DENMARK — Jonathan St. Laurent was just getting ready to head into the kitchen at Camp Walden to make six gallons of bechamel sauce for the next day’s macaroni and cheese when the quintessential little red-haired girl walked by.

Sporting a pair of ponytails, she was carrying a small birthday cake covered with sprinkles through the camp’s dining room and back to her cabin.

“Hey, is it your birthday?” St. Laurent called out. “Happy birthday!”

He chuckled and commented a bit skeptically: “There’s a lot of birthdays right now.” Forgive St. Laurent’s suspicions, but when every girl in camp gets not one, but two birthday cakes – one at dinner and a smaller one to share with her cabin mates – it’s easy to question the coincidence of so many birthdays falling within a few short summer weeks.

You may remember St. Laurent, known to his friends as Jonny, as the force behind Uncle Billy’s Southside Bar-B-Que in South Portland – the area’s first real Southern-style barbecue restaurant – and several other barbecue joints in Greater Portland. If you’ve ever wondered what happened to him … well, here he is, cooking for about 250 girls, ages 8 to 15, on the shores of Sand Pond.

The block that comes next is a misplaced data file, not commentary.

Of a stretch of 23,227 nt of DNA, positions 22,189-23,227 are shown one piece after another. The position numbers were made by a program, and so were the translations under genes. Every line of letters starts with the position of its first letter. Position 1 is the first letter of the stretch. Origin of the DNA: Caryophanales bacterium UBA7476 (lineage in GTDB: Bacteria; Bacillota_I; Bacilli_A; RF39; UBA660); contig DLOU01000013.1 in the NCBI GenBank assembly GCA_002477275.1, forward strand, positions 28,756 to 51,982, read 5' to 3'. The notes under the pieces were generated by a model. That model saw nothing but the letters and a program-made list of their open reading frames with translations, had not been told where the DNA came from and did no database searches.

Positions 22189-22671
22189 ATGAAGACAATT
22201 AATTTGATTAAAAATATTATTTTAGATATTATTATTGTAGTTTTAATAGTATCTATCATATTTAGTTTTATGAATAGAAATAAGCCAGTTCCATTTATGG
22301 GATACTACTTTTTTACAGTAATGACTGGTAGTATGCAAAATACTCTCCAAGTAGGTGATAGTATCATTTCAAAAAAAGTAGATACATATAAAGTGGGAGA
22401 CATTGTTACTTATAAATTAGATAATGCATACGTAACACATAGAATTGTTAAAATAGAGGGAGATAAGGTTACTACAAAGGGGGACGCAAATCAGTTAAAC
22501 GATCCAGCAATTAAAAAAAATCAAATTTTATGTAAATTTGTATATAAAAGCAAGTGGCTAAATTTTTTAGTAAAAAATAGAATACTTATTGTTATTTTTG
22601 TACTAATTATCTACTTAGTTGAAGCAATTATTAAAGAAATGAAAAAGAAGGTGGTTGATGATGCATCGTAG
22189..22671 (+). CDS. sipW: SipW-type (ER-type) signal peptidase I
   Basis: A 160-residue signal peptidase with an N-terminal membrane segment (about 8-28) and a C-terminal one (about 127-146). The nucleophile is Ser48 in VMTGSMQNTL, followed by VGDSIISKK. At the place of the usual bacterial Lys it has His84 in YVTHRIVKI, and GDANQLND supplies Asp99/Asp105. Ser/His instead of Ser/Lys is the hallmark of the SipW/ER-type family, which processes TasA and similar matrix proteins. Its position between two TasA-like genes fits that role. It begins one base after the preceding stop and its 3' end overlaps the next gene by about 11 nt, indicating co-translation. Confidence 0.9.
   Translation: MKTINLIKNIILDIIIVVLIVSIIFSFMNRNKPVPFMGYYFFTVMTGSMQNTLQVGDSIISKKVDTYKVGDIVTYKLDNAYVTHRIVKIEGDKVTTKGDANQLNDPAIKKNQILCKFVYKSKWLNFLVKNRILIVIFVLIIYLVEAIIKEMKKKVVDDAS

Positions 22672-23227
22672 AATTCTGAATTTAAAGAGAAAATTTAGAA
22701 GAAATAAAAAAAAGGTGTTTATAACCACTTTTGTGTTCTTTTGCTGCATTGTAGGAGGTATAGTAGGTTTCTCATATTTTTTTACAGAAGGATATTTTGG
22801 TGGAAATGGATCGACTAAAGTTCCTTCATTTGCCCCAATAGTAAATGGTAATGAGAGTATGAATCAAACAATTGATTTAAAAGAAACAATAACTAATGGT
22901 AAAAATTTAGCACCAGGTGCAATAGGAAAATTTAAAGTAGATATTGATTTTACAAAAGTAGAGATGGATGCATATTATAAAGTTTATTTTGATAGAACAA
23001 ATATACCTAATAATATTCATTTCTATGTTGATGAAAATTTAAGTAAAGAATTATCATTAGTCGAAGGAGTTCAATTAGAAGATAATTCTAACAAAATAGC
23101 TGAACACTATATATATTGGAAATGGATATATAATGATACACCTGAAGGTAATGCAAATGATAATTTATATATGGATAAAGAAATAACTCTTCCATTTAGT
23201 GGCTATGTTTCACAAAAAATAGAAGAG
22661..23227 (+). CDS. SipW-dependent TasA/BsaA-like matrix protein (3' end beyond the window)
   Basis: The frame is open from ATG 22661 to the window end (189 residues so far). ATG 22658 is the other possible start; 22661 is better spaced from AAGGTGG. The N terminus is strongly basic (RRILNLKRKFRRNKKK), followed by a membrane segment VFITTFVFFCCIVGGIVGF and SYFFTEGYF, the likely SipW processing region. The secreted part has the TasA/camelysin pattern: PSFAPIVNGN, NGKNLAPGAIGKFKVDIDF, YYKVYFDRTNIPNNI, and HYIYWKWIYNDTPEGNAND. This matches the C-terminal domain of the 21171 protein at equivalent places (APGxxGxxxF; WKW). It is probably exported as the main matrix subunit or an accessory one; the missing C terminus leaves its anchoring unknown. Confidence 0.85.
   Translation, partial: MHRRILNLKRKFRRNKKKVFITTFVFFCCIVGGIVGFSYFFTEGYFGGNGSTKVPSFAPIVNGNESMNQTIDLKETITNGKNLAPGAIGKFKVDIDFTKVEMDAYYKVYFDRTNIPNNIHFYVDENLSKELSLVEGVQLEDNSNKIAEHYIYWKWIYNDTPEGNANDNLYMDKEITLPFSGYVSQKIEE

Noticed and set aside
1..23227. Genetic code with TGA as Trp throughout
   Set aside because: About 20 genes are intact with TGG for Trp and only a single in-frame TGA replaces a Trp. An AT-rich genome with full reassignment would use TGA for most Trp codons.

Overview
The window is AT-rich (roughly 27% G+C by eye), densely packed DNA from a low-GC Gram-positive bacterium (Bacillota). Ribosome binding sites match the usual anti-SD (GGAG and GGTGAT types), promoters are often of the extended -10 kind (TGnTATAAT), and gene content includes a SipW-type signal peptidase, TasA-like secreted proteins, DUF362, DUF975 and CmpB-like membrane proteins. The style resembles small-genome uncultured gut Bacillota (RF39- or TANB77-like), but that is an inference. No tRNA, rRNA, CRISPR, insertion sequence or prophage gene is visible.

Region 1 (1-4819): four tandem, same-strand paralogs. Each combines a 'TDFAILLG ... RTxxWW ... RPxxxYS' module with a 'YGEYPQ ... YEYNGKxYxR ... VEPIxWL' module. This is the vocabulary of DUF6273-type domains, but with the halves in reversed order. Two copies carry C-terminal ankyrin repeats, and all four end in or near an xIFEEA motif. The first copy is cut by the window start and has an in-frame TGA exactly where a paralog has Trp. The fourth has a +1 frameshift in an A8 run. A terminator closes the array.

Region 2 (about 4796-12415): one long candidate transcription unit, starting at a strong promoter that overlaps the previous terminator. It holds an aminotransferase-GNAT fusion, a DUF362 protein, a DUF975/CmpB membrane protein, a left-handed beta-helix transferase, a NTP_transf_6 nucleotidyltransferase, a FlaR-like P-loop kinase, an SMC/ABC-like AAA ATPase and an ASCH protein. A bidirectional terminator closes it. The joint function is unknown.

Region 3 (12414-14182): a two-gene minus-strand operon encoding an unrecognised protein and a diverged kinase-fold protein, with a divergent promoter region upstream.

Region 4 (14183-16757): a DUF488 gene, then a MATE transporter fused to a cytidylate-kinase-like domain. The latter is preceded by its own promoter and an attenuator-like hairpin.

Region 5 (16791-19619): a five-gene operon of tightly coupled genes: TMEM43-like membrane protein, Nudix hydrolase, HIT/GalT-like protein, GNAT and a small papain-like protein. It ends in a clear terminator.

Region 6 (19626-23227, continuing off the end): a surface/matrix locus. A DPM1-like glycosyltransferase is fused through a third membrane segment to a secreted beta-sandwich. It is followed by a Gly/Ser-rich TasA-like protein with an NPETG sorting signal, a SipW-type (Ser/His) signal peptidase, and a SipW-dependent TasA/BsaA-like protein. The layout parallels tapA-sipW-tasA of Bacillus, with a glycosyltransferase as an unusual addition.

For the past three years, St. Laurent, 64, has been the camp chef at Walden, about an hour outside of Portland. The camp is many a little girl’s dream – a place to swim, canoe, water ski, play tennis, ride horses, and gather around a bonfire to sing and make s’mores.


Food has become a more important part of summer camp life, particularly in the past five to 10 years. Many camps now have their own chefs and bakers, and some even have vegetable gardens that campers help tend. (St. Laurent has a small herb garden.) This increased interest in food and nutrition is reflected on camp websites and in marketing materials, and echoes what is going on in the culture, says Lucy J. Norvell of the New England chapter of the American Camp Association.

“Children are growing up today in a very foodie culture,” she said. “They’re watching food prepared on some of these televisions shows, and they even have (their own) cooking classes, so children themselves know more about food.”